U.S. DEPARTMENT OF VETERANS AFFAIRS VETERANS AFFAIRS MEDICAL CENTER COATESVILLE, PENNSYLVANIA and NATIONAL ASSOCIATION OF GOVERNMENT EMPLOYEES, LOCAL R3-35, SEIU, AFL-CIO
Office of Administrative Law Judges
U.S. DEPARTMENT OF VETERANS AFFAIRS
VETERANS AFFAIRS MEDICAL CENTER
Case No. BN-CA-90612
NATIONAL ASSOCIATION OF GOVERNMENT EMPLOYEES, LOCAL R3-35, SEIU, AFL-CIO
Edward J. Smith, Esquire For the Charging Party
Richard D. Zaiger, Esquire Alfred Gordon, Esquire For the General Counsel, FLRA
Before: GARVIN LEE OLIVER Administrative Law Judge
Statement of the Case
The unfair labor practice complaint alleges that Respondent
violated section 7116(a)(1) and (5) of the Federal Service
Labor-Management Relations Statute (the Statute), 5 U.S.C. §
7116(a)(1) and (5), by refusing to meet with and engage in
face-to-face negotiations with the Charging Party (Union) over the
Respondent's proposal to reorganize the Facilities Engineering
Service, and by implementing this change without providing the
Union an opportunity to negotiate to the extent required by the
Statute, and while negotiable proposals were still on the
Respondent's answer admitted the jurisdictional allegations
as to the Respondent, the Union, and the charge, but denied any
violation of the Statute.
For the reasons explained below, I conclude that the
Respondent violated the Statute as alleged.
A hearing was held in Philadelphia,
Pennsylvania.(1) The Respondent,
Union, and the General Counsel were represented by Counsel and
afforded a full opportunity to be heard, adduce relevant evidence,
examine and cross-examine witnesses, and file post-hearing briefs.
The Respondent and General Counsel filed helpful
briefs.(2) Based on the entire
record, including my observation of the witnesses and their
demeanor, I make the following findings of fact, conclusions of
law, and recommendations.
Findings of Fact
The National Association of Government Employees, SEIU,
AFL-CIO (NAGE) is the certified exclusive representative of a
nationwide consolidated unit of employees appropriate for
collective bargaining at the Department of Veterans Affairs. The
Union is an agent of NAGE for purposes of representing bargaining
unit employees at the Respondent's Medical Center in Coatesville,
Pennsylvania. The Union represents approximately 900 employees.
Mark D. Bailey, Sr., serves as the President of the Union, a
position he has held for 12 years. However, Mr. Bailey has been
removed from service as an employee of the Respondent and has had
his access to Respondent's facility severely limited. Because of
these limitations, the parties have arranged on previous occasions
to hold negotiations at the Coatesville Memorial Community Center
at 9th and Chestnut Streets in Coatesville, Pennsylvania.
NAGE and the Department of Veterans Affairs entered into a
Master Agreement (contract) on April 28, 1992. (Jt. Exh. 1) Bailey
was on NAGE's national negotiating team for the Master Agreement
and is a signatory to that contract. Article 11, Section 2, of the
parties Master Agreement concerns procedures for bargaining and
contains the following language:
A. The Employer shall notify the Union prior to the planned implementation of a proposed change to
conditions of employment. The notice shall advise the Union of the reason for the change and the
proposed effective date.
B. The Union shall have fifteen (15) calendar days from the date of notification to request bargaining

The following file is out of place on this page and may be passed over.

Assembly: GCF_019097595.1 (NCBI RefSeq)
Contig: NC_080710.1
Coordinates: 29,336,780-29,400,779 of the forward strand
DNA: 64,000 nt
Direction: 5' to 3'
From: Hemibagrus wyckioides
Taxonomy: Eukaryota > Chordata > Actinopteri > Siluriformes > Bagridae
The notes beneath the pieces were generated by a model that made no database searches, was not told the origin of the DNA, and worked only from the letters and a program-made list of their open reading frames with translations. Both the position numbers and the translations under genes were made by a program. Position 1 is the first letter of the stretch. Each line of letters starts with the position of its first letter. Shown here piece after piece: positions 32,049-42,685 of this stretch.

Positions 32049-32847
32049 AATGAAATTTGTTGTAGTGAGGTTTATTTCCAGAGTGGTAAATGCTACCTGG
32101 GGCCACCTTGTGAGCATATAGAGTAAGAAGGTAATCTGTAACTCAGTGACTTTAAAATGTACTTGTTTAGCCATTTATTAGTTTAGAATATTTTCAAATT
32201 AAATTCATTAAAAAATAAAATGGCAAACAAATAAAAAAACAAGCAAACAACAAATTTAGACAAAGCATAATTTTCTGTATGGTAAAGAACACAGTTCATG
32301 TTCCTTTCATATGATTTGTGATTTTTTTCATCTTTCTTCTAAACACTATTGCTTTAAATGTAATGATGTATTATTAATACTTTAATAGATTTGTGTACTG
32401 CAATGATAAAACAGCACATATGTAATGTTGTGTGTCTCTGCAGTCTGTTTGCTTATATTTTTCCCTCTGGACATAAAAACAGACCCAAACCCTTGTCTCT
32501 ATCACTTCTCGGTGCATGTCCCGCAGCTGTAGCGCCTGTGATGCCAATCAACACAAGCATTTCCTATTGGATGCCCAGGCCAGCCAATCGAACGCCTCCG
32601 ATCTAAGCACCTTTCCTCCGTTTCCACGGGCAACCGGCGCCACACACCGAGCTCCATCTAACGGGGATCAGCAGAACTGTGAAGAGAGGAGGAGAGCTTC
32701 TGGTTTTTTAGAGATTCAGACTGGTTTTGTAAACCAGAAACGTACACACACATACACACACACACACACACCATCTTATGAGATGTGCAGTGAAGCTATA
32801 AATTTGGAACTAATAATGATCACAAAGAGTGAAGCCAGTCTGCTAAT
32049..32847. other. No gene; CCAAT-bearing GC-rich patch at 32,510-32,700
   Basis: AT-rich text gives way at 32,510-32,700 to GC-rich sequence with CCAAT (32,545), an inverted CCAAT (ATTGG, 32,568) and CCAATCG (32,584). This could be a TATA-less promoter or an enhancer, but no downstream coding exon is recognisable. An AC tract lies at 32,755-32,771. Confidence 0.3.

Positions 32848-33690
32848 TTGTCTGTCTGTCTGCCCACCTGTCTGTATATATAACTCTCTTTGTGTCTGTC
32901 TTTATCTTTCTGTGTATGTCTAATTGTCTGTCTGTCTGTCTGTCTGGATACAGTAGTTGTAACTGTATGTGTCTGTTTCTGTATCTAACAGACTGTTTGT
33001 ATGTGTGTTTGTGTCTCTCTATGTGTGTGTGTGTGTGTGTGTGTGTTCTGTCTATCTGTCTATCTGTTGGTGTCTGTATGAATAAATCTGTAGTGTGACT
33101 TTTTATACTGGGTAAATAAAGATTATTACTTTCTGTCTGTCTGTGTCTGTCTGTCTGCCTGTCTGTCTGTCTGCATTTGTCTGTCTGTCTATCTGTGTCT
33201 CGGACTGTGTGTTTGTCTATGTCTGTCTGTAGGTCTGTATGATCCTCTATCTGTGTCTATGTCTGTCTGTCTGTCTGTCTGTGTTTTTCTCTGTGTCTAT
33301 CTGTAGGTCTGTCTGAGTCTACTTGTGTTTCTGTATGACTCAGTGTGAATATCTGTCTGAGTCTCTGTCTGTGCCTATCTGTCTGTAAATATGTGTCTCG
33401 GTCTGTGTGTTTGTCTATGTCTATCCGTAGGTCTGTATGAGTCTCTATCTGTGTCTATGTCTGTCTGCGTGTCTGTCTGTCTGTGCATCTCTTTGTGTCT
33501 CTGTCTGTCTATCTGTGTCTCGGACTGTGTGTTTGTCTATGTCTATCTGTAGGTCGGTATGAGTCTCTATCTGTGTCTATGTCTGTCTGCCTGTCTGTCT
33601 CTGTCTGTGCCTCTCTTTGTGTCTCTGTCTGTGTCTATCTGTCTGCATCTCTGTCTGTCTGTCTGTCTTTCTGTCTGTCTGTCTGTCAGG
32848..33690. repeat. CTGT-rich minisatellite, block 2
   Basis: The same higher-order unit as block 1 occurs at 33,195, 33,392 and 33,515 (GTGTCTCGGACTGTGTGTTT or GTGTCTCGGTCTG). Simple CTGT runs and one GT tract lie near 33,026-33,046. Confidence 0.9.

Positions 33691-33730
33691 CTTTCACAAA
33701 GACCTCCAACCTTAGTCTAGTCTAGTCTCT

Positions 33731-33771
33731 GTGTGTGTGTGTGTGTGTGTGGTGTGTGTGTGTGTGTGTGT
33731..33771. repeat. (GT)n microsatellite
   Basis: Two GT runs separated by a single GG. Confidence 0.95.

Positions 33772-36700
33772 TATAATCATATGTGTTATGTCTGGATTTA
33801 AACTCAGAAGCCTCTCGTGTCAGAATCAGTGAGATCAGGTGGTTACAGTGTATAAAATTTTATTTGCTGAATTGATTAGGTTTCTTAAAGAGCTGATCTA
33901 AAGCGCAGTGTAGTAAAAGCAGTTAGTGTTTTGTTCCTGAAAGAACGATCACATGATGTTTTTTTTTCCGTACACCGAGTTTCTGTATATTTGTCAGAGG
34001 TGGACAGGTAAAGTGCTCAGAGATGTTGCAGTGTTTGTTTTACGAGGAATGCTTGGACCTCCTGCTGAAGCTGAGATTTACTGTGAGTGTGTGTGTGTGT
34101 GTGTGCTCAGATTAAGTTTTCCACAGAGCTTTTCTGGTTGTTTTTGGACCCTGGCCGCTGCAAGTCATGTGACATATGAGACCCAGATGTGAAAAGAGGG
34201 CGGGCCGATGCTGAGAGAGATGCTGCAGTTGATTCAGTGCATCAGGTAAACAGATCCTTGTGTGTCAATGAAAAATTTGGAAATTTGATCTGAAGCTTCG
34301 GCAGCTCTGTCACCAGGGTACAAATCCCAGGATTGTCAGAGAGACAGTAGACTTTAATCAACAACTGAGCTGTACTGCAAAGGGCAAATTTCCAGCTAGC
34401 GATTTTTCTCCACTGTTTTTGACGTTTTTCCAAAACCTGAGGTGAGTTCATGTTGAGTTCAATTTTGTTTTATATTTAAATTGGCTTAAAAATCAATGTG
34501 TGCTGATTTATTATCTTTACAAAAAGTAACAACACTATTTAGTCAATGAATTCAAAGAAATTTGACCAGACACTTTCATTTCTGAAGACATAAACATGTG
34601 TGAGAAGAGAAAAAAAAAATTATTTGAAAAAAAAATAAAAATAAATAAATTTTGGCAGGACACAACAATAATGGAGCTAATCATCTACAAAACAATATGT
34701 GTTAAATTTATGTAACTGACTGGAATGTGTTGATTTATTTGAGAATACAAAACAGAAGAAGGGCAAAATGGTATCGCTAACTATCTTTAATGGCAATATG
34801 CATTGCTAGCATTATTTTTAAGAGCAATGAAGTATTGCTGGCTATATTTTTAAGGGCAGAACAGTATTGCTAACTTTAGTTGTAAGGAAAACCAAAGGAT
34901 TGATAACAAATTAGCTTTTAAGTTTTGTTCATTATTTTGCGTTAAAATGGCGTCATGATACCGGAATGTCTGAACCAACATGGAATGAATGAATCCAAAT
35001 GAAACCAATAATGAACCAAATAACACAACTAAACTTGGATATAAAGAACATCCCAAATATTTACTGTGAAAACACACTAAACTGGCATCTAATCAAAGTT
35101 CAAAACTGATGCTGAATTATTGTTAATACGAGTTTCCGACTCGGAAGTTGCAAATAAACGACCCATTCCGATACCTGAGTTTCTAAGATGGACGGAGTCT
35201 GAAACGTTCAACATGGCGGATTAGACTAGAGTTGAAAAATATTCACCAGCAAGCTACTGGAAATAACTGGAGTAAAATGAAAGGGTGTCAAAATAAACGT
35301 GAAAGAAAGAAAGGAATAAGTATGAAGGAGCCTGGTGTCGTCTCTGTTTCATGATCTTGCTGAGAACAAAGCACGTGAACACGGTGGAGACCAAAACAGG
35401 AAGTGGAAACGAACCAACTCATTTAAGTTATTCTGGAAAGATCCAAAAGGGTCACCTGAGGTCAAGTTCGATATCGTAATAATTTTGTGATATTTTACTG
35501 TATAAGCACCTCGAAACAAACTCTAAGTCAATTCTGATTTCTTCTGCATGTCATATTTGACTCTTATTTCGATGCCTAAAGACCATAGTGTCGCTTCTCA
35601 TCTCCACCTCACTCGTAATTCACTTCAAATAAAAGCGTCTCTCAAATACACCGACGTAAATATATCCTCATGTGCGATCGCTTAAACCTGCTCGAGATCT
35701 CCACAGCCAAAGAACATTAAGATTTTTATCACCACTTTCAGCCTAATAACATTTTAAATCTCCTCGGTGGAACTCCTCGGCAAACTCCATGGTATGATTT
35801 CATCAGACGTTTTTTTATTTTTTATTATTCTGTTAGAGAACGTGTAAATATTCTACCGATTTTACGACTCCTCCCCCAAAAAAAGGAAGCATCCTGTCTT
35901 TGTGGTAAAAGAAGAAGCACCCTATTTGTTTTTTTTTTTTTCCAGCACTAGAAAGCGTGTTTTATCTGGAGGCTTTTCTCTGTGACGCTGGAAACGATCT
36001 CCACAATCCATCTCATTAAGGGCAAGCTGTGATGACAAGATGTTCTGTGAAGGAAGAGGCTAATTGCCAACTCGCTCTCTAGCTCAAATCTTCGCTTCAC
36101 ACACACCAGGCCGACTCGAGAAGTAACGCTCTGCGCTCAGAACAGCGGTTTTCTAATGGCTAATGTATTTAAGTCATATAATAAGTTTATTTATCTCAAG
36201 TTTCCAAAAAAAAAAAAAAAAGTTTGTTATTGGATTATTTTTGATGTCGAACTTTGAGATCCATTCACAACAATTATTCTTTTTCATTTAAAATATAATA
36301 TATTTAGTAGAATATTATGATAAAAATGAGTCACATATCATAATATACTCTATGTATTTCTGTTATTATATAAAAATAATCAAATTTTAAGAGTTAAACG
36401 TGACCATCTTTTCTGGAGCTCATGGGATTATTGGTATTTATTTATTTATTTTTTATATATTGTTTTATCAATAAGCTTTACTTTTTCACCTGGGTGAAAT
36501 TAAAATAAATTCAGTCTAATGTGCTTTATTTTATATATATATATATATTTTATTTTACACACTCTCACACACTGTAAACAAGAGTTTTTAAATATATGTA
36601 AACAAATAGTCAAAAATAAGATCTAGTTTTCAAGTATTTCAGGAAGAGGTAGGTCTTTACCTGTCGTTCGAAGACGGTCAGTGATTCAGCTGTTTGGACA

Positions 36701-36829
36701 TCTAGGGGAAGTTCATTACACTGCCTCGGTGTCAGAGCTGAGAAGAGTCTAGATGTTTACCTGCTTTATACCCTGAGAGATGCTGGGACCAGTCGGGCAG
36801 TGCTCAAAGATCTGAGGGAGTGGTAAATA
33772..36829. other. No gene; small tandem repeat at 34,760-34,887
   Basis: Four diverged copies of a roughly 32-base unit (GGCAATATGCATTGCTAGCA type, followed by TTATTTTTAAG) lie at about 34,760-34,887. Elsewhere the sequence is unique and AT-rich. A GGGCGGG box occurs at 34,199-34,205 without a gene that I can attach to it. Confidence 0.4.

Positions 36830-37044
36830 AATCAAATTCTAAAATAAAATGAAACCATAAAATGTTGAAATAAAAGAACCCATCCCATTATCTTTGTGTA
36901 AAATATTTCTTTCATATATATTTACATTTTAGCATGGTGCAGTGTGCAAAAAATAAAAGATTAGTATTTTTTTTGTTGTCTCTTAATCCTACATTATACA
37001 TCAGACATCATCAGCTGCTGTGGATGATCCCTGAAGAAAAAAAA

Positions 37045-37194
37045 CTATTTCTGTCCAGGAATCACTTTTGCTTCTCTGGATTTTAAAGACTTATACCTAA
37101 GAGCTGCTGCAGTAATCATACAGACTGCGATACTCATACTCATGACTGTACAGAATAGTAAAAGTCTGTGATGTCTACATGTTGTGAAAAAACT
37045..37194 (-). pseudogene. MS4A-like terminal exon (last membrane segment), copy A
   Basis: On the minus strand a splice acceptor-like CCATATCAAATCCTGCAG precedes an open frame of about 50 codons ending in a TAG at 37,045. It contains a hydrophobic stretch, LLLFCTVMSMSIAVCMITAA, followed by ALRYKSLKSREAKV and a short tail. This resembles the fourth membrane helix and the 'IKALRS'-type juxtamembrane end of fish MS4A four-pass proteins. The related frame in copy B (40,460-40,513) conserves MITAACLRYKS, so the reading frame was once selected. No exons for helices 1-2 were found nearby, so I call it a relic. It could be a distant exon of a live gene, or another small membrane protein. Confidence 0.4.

and to forward written proposals to the Employer except in emergency situations where a 15 day
notice would not be practicable.
C. If the Union does not request bargaining within the time limit, the Employer may implement the
D. Upon timely request by the Union, bargaining will normally commence within ten (10) calendar
days, unless otherwise agreed upon by the
(Jt. Exh. 1 at 8-9). Other than stating that "bargaining will
normally commence within ten (10) calendar days," the contract does
not set any parameters with regard to procedures and timeliness for
bargaining, and it is silent on the issue of the parties submitting
additional proposals once bargaining has commenced.
Reorganization of the Facilities Engineering
On January 20, 1999, the Respondent, through Stephen
Blanchard, Chief of Facilities Engineering Service, notified the
Union that it planned to implement changes to the organizational
structure of the Facilities Engineering Service effective February
20, 1999 and invited the Union to submit proposals over "procedures
and adverse impact (I&I) issues" in accordance with Article 11
of the contract. (Jt. Exh. 3).
The Union responded with ground rules proposals and
bargaining proposals dated January 31, 1999. (Jt. Exh. 4 & 5).
The Union proposed in each document that the parties agree to an
off-site meeting place with appropriate facilities for the
negotiations due to management's decision to bar the Union
President from the facility. (Jt. Exh. 4 at 2.IV; Jt. Exh. 5 at
3.C). In addition, in its bargaining proposals, the Union stated
that it reserved the right to submit new proposals during the
course of the negotiations as new or additional information
regarding the reorganization came to light. (Jt. Exh. 5 at
On February 9, 1999, the Respondent, through Blanchard, responded in writing to the Union's bargaining proposals by agreeing to some of the Union's proposals, in whole or in part, and declaring the rest nonnegotiable. Blanchard further stated that, in view of this action, responses to the proposals concerning ground rules and a suitable meeting place for negotiations were "not required at this time." Blanchard also stated that the proposal concerning the Union's right to submit new proposals during the negotiations was addressed in Article 11 of the agreement and it was "not necessary to bargain over this proposal." (Jt. Exh. 6 at 2).
On February 21, the Union requested a written allegation of
nonnegotiability for the proposals Blanchard declared to be